After much anticipation, I can finally reveal my epic sweater.
This is my healing sweater. I have failed no less than three times to make a sweater for myself. Reasons for failure include lack of skill, lack of confidence and complete stupidity. But this one is a complete success!
My skills and confidence have improved so much in just the last couple of years. Making sweaters for my tiny human has helped my sweater confidence a lot, but I’ve learned a lot about reading patterns and techniques that make garment knitting easier. (I’ve also learned a lot about staying committed to the finished product.) I was able to modify this pattern just a little bit to make it fit me the way I wanted it.
This will be my winter sweater. I plan to wear it over layers, so for that reason I wanted a looser, not fitted garment. I also have long arms and broad shoulders. This means that commercial sweater sleeves tend to end up being about 3/4 length on me. It’s annoying and my wrists are always cold. I’m not so into the trend of shorter length sweaters, either. I was able to make the sleeves and body long enough to my satisfaction.
I might have made the sleeves just a smidge too long, but the wonderful thing about knitting it myself is… I can redo it if I want to. I would just undo the bind-off, rip out the cuff and a few rows, then re-knit the cuff.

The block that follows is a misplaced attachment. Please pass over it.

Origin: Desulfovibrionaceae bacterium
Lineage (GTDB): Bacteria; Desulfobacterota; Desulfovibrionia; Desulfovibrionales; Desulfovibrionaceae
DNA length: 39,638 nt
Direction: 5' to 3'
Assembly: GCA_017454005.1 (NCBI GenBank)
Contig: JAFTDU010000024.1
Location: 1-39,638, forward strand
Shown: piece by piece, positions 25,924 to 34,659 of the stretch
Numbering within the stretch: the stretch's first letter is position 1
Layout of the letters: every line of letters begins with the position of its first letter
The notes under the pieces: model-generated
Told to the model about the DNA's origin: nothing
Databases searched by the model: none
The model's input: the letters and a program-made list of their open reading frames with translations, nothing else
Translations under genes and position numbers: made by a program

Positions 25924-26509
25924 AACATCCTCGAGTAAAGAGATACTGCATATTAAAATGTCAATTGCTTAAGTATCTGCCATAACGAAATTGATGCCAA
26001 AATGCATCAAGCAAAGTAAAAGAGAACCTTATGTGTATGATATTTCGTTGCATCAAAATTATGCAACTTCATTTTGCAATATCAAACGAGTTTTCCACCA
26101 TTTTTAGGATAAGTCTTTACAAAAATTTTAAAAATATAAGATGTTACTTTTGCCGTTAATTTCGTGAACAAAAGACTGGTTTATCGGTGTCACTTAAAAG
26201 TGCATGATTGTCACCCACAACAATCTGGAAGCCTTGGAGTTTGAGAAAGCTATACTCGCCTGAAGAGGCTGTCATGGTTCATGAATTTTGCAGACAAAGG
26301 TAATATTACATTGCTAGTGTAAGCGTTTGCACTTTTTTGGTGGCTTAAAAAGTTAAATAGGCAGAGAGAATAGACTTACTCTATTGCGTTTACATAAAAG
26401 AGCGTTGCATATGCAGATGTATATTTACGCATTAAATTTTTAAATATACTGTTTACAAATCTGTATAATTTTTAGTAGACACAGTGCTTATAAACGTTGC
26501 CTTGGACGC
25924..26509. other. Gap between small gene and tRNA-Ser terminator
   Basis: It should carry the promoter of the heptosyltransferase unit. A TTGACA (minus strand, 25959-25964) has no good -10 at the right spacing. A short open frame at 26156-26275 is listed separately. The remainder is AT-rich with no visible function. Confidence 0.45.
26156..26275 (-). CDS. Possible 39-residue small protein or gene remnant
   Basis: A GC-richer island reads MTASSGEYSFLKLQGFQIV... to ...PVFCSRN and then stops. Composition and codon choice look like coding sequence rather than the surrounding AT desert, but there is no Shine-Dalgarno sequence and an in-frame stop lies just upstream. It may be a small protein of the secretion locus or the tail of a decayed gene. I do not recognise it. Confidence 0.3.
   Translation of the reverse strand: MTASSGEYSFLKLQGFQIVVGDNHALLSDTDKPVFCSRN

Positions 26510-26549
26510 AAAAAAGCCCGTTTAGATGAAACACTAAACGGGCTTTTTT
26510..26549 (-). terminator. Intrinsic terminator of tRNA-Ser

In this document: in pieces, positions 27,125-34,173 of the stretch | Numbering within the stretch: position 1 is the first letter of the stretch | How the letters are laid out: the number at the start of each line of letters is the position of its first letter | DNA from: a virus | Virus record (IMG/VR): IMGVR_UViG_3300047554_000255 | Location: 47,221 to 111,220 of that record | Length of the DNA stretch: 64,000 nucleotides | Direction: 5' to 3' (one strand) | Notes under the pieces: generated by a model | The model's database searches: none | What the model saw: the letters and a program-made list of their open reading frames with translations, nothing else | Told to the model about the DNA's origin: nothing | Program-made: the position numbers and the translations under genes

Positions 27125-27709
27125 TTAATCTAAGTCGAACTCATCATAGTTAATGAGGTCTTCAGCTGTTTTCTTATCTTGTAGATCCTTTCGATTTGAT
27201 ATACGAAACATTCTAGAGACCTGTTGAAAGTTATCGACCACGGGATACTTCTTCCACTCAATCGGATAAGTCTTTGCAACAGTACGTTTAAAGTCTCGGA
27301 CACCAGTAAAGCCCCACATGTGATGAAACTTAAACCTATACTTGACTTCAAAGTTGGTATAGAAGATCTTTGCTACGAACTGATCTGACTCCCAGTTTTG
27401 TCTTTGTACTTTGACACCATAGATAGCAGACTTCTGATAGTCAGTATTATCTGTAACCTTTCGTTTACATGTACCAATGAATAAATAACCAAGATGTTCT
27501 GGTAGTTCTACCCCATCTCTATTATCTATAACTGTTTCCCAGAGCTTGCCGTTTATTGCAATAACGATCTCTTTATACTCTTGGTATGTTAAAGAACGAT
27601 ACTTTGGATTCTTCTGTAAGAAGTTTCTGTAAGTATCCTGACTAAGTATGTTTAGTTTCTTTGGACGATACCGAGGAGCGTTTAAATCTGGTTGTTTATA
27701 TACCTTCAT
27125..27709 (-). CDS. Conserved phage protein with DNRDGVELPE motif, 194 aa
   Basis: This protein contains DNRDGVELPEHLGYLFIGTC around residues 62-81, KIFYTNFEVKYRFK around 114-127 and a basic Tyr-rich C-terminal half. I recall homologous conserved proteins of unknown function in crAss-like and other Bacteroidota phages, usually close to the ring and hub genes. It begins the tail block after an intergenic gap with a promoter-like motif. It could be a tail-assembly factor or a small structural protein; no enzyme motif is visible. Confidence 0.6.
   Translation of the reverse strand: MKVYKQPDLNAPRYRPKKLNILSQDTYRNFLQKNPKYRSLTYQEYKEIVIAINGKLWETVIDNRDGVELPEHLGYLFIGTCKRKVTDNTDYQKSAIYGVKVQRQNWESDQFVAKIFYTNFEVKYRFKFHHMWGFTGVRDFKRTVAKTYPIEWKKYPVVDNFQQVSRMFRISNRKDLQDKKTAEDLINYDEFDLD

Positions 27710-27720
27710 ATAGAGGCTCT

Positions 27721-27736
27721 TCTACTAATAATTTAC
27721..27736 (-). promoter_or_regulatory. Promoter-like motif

The construction of the sweater was interesting and fun. The designer wrote the pattern so that you knit half of the back part of the collar then you stop there, pick up stitches along the cast-on edge and knit the other half. When you get to the same point as the first half, you pick up stitches along the edge and continue on down the body. If you’re not a knitter, that is probably completely confusing, but it works and it’s fun to do.
I modified the pattern at the hem to avoid having a split between the cable and the ribbing. That took some fancy needlework, but it was worth it. The only other modification I would make is to do a provisional cast on when beginning the collar. That way you would have live stitches to use when you started the second half and it would be seamless. As it is, the seam is pretty much invisible from the outside.
I love this sweater so much. It’s warm and soft. The cables are beautiful. The construction was simple, but interesting enough to keep me interested. I will wear this for years to come. I am so happy I made this!
Merle sweater designed by Norah Gaughan. Made in Jo Sharp Silkroad Aran Tweed. (Just for an interesting tidbit, Norah Gaughan is the same person who designed the pattern for the Aran Afghan I finished last month. I think you could say I’m a fan.)
P.S. Thank you so much to my awesome hubby for taking these photos for me. I am almost never satisfied with the photos I take, but I am almost always satisfied with his. <3